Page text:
Former Managing Director of SwissFoundations Beate Eckardt sees room for growth in the charity sector when it comes to diversity – and not just in terms of gender.
‘This country needs new men,’ sang Ina Deter in 1982 (‘Neue Männer braucht das Land’). Forty years ago, women across Europe – including in Switzerland – made their voices heard with energy and vigour. A lot has changed since then, both in the world of business and the field of philanthropy. The proportion of women serving on the boards of directors of the 100 largest Swiss employers has risen to 23 percent. One in ten managers are now women. For the first time ever, two of Europe’s biggest charitable organisations, the European Foundation Centre and the European Venture Philanthropy Association, have appointed two women as CEOs: Delphine Moralis and Roberta Bosurgi. Germany saw an even greater shift in its traditionally conservative charity sector: for the first time in its history, the Association of German Foundations has two women at the helm, with Kirsten Hommelhoff as Secretary General and Friederike von Bünau as chair of the board. In Switzerland, almost a third of all trustees are women.
We’re moving in the right direction – but we have a way to go
While these developments indicate that we are moving in the right direction, they should not obscure the fact that almost a third of all boards of trustees in Switzerland are made up entirely of men – and that diversity is not just a question of gender. The more diverse a board of trustees is – based on its charitable purpose and objectives – the greater its potential impact. Charitable organisations use their work and their funds to shape the future of organisations and initiatives, to set courses and spark debate. They have a direct impact on our society. We need to stay rooted in the now while keeping an eye on the future. A diverse range of different perspectives can help with this. In addition to questions of gender equality, boards of trustees also need to address their profile in terms of age, background, values and experience.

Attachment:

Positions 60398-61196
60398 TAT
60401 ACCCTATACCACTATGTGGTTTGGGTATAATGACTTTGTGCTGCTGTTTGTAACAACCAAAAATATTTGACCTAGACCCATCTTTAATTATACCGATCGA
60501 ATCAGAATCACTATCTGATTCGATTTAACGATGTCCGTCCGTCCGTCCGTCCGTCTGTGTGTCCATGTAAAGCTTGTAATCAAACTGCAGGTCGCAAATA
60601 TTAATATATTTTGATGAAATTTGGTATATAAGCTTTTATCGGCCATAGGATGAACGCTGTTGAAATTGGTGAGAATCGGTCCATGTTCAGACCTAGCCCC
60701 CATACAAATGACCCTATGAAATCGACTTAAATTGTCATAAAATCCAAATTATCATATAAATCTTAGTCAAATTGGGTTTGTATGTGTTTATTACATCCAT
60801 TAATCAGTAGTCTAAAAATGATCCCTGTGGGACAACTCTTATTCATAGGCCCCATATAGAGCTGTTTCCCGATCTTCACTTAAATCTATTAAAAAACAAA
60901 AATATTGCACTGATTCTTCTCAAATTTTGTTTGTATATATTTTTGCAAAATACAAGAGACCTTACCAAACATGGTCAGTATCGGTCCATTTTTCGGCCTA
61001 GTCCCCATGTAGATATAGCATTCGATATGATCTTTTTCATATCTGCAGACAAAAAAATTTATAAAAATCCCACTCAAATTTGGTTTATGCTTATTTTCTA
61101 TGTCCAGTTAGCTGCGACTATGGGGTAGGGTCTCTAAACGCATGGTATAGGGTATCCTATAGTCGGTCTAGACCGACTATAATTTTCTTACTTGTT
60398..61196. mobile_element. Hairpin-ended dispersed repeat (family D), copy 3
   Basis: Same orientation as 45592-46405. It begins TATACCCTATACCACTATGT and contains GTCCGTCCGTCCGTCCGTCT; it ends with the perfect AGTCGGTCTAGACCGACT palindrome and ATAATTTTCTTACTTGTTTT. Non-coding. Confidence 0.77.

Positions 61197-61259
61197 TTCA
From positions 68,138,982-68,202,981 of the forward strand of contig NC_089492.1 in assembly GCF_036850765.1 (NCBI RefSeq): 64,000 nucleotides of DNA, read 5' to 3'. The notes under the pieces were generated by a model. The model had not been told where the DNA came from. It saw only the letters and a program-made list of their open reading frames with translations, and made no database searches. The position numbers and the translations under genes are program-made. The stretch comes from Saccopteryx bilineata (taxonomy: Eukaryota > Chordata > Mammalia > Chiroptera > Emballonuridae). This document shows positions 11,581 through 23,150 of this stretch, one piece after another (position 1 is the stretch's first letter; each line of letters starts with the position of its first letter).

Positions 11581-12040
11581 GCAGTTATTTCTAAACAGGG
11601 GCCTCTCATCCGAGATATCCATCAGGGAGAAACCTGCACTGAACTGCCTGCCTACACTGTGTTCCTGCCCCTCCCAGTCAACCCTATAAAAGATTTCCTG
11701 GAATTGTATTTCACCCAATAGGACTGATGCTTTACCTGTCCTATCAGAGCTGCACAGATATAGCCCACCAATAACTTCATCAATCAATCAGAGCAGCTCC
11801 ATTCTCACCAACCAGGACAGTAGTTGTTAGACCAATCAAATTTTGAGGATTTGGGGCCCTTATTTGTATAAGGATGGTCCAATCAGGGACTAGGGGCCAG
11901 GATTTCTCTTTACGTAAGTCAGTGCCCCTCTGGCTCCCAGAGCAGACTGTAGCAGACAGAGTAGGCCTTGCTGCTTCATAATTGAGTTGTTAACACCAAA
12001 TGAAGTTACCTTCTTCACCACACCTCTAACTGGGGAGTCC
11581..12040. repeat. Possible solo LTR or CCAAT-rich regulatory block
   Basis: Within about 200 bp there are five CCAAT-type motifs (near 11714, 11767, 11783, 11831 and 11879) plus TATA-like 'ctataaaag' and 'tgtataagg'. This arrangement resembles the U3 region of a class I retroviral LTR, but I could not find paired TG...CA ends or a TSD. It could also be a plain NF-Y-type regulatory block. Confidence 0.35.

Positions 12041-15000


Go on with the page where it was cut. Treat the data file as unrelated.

This country needs young trustees
Involving the younger generation – and, in fact, the beneficiaries of its services – is something boards of trustees appear to struggle with. This conclusion emerged from an intense discussion at the 2019 Schweizer Stiftungssymposium in Thun. At the time, only one charity had set itself the strategic goal of rejuvenating its committee by appointing at least one digital native. There are many reasons why the projected average age in Swiss charities is so high. The ban on remuneration for board members – which is still strictly enforced in many cantons – prevents many younger people who are in the middle of their careers from taking on a time-consuming voluntary position. Only very few boards of trustees are tackling the composition and renewal of their committees as a strategic matter and regularly adapting their skills profile to meet the current challenges. When it comes to the candidates, there is a lack of further training options, not only for trustees in general, but particularly in terms of measures aimed at attracting younger people and providing relevant courses. Last but not least, the system of co-optation makes it difficult to appoint more diversified board members. Positions on boards of trustees are still very rarely advertised. The Swiss Society for the Common Good has clearly demonstrated how fruitful this can be, however. Last year, for the first time in its 150-year history, the organisation publicly advertised the open position of chair of the board – and ended up electing 35-year-old Nicola Forster to the position.